AbstractAim of the study
Bystanders can play an important role in the event of sudden injury or illness. Our aim was to evaluate the effects of a 3-day first aid course for all primary school age groups (7–14 years old).Methods
582 school children were involved in the study. Training consisted of three sessions with transfer of theoretical knowledge and practical skills about first aid. The following most urgent situations were addressed in our study: adult basic life support (BLS), using an automated external defibrillator (AED), handling an unconscious patient, managing bleeding and calling the ambulance. Data collection was made with a questionnaire developed for the study and observation. Students were tested before, immediately after and 4 months after training. Results were considered significant in case of p<0.05.Results
Prior to training there was a low level of knowledge and skills on BLS, management of the unconscious patient, use of an AED and management of bleeding. Knowledge and skills improved significantly in all of these categories (p<0.01) and remained significantly higher than the pre-test level at 4 months after training (p<0.01). Younger children overall performed less well than older children, but significantly improved over the pre-test level both immediately and 4 months after training (p<0.01). Prior first aid training was associated with knowledge of the correct ambulance number (p=0.015) and management of bleeding (p=0.041). Prior to training, age was associated with pre-test knowledge and skills of all topics (p<0.01); after training, it was only associated with AED use (p<0.001). There was a significant correlation between the depth of chest compression and children’s age, weight, height and body mass index (p<0.001). Ventilation depended on the same factors (p<0.001).Conclusion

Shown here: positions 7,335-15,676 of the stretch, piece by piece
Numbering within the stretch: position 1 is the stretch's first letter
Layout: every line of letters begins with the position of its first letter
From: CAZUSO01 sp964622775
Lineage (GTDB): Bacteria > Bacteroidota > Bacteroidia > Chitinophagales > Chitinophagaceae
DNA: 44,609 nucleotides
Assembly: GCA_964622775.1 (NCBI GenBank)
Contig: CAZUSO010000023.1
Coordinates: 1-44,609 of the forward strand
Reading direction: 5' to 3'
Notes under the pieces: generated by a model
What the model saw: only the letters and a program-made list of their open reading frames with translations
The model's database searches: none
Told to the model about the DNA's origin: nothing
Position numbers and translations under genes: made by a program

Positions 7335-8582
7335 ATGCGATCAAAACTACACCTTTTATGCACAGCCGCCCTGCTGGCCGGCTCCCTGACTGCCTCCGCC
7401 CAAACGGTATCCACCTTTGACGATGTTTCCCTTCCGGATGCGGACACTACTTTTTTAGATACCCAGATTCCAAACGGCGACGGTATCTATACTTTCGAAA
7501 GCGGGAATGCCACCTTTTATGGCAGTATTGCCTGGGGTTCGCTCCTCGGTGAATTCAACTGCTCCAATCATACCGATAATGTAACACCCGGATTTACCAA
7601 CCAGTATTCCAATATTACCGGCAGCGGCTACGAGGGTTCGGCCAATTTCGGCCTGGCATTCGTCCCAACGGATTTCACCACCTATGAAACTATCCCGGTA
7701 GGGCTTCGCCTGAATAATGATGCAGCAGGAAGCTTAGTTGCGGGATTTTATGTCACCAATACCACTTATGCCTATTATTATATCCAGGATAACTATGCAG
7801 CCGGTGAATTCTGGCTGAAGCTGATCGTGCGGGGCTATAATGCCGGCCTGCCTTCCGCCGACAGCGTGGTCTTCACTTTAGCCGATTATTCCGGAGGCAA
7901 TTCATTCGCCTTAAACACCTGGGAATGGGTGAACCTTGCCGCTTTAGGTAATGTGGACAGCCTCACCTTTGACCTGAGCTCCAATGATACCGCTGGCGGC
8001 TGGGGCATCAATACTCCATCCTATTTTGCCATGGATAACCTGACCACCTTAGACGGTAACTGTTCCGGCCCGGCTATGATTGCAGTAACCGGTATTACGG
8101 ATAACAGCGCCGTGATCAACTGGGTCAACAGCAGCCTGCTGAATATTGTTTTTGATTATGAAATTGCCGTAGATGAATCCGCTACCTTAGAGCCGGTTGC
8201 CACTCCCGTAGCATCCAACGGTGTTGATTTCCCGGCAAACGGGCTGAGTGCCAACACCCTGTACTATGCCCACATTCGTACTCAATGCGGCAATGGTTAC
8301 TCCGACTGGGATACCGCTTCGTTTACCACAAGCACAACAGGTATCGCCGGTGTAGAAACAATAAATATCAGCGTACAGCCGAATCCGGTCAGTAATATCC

Children aged 7–14 years are able to perform basic life-saving skills. Knowledge retention after 4 months is good for skills, but thinking in algorithms is difficult for these children.